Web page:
Traditional lifespan curves that are observed in other animals don‘t appear to apply in NMR (naked mole rats). After three months of age, mortality rates do not change with aging, and death frequency appears to be similar in every adult age group throughout life (Buffenstein, 2008). During its long lifespan they experience very little decline in many of the characteristics that usually comes with aging. Adults are rarely sick, and it can be very difficult to decipher young from old animals by physical appearance alone. Body composition, bone density, gastrointestinal absorption rate, metabolic rate, and neuron number stay constant until at least the age of 24 years (Buffstein, 2008; O‘Conner et al. 2002). These delayed declines with age are supported by transcriptome analyses (Kim et al., 2011), which revealed that gene expression is also unchaged in the liver, brain and kidney tissues that were examined from 4-20 year old animals.
NMR brains show no signs of neurodegeneration, neuron number is retained well into their third decade and there are also no signs of plaques and tangles (Edrey et. al., 2013). One key protective factor in this regard is the sustained high hlevels of neuregulin-1, a neurotrophic growth factor that commonly declines early in the aging process.
Unlike most mammals, NRM do not show age related declines in fertility, neither in males or females (Buffstein, 2005). Naked mole rats, like other naturally long-lived species and experimentally manipulated organisms with extended lifespans, show pronounced resistance to a broad spectrum of toxins both in vivo and in cells in culture, includeing heavy metals, heat, and chemotherapeutic/DNA-damaging compounds (Kapahi et al., 1999; Salmon et al., 2008; Lewis et al., 2012).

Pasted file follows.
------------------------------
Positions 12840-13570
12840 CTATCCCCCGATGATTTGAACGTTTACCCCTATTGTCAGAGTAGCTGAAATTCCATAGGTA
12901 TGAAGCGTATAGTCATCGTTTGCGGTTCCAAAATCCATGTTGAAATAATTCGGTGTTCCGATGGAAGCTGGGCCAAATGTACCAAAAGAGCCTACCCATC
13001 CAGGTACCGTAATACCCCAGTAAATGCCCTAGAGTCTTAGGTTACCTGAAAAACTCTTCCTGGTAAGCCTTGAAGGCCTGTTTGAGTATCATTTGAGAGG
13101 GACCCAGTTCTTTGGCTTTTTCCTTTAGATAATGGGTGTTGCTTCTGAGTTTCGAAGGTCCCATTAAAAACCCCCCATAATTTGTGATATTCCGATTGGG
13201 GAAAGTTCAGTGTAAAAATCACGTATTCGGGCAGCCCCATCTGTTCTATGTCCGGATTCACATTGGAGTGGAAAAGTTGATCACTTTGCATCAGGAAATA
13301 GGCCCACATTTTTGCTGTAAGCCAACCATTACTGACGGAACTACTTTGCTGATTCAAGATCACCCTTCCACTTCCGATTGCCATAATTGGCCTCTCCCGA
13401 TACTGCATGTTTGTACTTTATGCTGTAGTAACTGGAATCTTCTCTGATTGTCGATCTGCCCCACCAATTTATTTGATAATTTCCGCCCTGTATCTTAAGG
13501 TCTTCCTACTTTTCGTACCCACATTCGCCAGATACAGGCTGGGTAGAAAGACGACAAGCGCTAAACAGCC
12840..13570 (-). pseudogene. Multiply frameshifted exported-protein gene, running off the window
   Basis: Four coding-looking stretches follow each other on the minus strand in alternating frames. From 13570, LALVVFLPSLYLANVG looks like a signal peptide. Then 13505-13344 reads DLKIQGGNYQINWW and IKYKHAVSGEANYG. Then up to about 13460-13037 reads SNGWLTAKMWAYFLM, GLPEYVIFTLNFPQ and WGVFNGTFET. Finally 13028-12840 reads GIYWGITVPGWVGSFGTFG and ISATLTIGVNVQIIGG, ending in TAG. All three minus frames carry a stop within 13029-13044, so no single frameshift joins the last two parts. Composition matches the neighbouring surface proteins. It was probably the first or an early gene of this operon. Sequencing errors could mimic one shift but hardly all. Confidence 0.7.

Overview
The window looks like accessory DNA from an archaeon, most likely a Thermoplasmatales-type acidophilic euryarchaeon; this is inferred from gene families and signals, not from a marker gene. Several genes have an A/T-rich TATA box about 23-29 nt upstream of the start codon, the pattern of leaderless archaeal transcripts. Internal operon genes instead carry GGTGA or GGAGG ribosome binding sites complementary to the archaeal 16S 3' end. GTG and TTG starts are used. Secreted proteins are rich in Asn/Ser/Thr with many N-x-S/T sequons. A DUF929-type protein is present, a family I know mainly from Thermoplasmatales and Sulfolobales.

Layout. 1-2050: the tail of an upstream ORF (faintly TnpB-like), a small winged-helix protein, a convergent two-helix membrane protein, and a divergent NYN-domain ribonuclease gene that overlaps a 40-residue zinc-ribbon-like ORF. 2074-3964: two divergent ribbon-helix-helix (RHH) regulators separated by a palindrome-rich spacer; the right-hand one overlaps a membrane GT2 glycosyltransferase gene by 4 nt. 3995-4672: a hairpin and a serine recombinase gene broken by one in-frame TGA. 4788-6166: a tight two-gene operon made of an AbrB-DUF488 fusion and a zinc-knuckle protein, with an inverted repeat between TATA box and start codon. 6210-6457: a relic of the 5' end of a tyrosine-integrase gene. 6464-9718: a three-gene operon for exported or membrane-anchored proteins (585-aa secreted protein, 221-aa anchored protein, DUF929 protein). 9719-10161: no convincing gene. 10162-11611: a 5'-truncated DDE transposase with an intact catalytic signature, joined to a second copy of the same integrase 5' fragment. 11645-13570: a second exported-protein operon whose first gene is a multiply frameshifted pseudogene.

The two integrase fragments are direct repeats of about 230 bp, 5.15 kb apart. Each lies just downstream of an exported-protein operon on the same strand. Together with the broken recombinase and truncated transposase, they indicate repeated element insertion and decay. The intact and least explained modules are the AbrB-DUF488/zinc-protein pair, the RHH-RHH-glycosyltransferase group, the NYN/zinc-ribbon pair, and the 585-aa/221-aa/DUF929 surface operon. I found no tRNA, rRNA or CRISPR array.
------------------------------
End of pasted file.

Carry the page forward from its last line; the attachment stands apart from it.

One of the most publicized characteristics of the NMR in the last years has been their impressive resistance to not only spontaneous cancers, but also to induced cancers. It is extremely rare to find a small mammal that does not die from or with signs of cancer (Leroi et al., 2003). Commonly approximately 70% of laboratory mouse autopsies show signs of tumors or lesions and even longer lived captive wild derived mice die primarily of neoplasia (Harper et al., 2006; Ikeno et al., 2003). Many of the unique characteristics described above of the NMR have been also found to contribute to aging and longevity. Long lived animals and species have notably lower incidences of cancer, can be very resistant to different toxic compounds and also show delayed frailty during their long lifespan. Naked mole rats are exhibiting unusual longevity (Buffstein and Jarvis, 2002). They are the oldest documented rodents with a maximum life span that can exceed 31 years in captivity, more than eight times longer than similar sized mice.
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